The probe preferably contains a moisture sensor for sensing the moisture content of the material in the vicinity of the probe. The probe may also include means for measuring the material density. Material moisture and density may be measured using radioisotope sources, such as measuring thermalized neutrons and backscattered gamma radiation respectively. The moisture sensor preferably includes a source of fast neutrons, a detector of thermalized neutrons, and a means for obtaining a count of thermalized neutrons and for determining therefrom the moisture content of material in the vicinity of the probe. The means for obtaining a count of thermalized neutrons and other control functions of the probe may be provided by a microprocessor operating under stored program control, as would be readily understood by those skilled in the art.
In the embodiment in which the probe is self-contained, the data stored in the probe is retrieved by data retrieval means which includes an external processor which may be positioned adjacent an end of the channel. The external processor includes means cooperating with the probe upon its emerging from the end of the channel to retrieve the data from the probe. Data analysis means cooperates with the data retrieval means for comparing the retrieved material property measurements with reference data to thereby detect a change in the material property measurements which indicate a leak. The data analysis means preferably includes means for identifying the particular location along the extent of travel of the probe where a change in the material property occurred, such as by detecting changes in moisture and/or density with respect to the position of reference markers positioned along the channel.
As would be readily understood by those skilled in the art, other means may be used to correlate the measurement data with the physical location beneath the storage vessel from which the measurement data was taken. For example, the measurements may be taken at predetermined time intervals from the beginning of the channel as the probe is being moved at constant speed through the channel and the distance can be derived from these measurements. Alternately, the cable may include length markings to correlate the measurements with the location of the probe through the channel and the distance can be derived from these measurements. Thus, the changes in measurement data may be used to accurately detect where a subterranean leak in the storage vessel has occurred.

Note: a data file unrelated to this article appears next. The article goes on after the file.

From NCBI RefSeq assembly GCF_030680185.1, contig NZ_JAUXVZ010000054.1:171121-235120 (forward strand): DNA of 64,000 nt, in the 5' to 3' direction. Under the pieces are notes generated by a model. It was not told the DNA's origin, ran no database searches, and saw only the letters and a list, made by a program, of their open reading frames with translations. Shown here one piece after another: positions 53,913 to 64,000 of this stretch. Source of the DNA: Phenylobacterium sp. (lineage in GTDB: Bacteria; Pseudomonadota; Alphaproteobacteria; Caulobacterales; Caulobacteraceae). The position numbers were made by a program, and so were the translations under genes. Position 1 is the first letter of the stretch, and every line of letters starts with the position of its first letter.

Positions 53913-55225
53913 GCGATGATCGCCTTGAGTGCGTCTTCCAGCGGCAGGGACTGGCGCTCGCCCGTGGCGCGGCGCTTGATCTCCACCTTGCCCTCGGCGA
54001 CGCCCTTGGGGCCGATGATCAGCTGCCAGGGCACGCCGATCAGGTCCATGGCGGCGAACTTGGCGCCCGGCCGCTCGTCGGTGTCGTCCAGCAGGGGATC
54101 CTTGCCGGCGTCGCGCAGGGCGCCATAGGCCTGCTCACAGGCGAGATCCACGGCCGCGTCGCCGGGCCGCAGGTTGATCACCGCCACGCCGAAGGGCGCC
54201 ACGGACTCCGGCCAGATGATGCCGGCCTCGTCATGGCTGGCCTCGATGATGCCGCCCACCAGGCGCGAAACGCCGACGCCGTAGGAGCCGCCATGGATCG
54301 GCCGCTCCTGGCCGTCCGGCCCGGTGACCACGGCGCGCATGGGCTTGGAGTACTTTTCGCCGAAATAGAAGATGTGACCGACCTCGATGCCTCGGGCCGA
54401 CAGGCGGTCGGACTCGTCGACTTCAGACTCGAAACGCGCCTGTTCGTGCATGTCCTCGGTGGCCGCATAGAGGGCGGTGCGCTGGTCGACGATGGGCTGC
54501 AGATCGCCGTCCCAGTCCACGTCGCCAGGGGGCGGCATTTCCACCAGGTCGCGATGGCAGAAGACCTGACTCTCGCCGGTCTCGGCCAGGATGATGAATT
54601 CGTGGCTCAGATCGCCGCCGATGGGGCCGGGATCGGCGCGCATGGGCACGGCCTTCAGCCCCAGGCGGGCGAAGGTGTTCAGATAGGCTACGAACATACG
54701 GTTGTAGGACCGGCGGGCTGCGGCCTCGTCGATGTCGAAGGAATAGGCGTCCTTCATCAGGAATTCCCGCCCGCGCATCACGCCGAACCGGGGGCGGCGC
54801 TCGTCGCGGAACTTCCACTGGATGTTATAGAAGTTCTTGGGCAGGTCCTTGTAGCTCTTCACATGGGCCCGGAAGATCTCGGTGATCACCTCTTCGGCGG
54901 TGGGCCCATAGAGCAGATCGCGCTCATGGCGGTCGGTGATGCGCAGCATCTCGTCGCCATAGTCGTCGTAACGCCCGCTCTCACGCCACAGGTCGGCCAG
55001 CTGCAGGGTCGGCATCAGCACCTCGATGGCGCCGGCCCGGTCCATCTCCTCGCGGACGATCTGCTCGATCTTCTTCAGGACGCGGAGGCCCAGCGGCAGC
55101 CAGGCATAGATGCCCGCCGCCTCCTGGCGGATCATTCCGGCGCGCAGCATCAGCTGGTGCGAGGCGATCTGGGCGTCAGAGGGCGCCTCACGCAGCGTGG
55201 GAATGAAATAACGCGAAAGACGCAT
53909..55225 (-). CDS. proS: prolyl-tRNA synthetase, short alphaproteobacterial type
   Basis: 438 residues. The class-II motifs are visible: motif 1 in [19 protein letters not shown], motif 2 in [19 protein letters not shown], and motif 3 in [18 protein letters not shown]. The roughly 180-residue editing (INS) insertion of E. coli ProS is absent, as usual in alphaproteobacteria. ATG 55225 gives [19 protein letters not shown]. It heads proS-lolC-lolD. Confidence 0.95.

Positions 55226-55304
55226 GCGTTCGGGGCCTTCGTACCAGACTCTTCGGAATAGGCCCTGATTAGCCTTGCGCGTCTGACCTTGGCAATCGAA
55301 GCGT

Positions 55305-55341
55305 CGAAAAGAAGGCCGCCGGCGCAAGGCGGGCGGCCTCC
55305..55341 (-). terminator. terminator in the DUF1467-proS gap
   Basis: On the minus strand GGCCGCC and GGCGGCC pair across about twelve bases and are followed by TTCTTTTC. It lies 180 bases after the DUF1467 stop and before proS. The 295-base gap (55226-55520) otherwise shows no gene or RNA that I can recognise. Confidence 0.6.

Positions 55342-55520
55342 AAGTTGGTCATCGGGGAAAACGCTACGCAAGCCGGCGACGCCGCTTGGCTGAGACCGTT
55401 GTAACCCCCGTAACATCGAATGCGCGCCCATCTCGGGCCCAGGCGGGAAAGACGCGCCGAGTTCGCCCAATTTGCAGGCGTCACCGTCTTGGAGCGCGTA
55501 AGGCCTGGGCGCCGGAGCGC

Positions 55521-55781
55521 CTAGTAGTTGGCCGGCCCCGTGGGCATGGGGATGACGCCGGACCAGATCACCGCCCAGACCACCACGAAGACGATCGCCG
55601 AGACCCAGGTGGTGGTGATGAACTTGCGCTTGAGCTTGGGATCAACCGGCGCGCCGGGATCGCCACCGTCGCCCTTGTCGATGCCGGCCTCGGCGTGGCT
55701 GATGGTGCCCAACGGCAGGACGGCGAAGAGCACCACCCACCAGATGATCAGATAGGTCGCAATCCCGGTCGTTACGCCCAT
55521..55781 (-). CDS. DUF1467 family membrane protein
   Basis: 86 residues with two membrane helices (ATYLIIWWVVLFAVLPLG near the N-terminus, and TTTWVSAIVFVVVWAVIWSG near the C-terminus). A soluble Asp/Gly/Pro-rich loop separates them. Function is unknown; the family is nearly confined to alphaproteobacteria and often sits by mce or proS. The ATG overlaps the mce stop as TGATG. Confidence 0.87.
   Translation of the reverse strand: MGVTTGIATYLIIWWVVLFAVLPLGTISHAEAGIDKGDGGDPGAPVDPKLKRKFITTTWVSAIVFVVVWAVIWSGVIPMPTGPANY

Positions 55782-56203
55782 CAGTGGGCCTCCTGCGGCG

The system preferably includes a docking station located at one or both of the ends of the channel for receiving the probe when it emerges from the end of the channel. The docking station preferably includes a protective radiation shielding enclosure for receiving the probe and for shielding the radiation sources when the probe is received in the docking station. The external processor may be connected to the probe by an interconnecting cable or other remote means so that measurement data may be retrieved from the probe when the probe is received in the docking station. The self-contained sensing probe may additionally include means for receiving and storing programming instructions governing the operation thereof input from the external processor. Such instructions may include, for example, commands for a time interval for collecting measurement data.
FIG. 1 is a schematic perspective view of a landfill including a leakage detection system of the present invention.
FIG. 2 is a greatly enlarged fragmentary schematic view of the self-contained sensing probe within the elongate channel as shown in FIG. 1.
FIG. 3 is schematic perspective view of the self-contained sensing probe positioned within a docking station according to the present invention.
FIG. 4 is a schematic block diagram of the self-contained sensing probe and external processor according to the present invention.
The present invention will now be described more fully hereinafter with reference to the accompanying drawings, in which a preferred embodiment of the invention is shown. This invention may, however, be embodied in many different forms and should not be construed as limited to the embodiment set forth herein. Applicant provides this embodiment so that this disclosure will be thorough and complete, and will fully convey the scope of the invention to those skilled in the art. Like reference numbers refer to like elements throughout.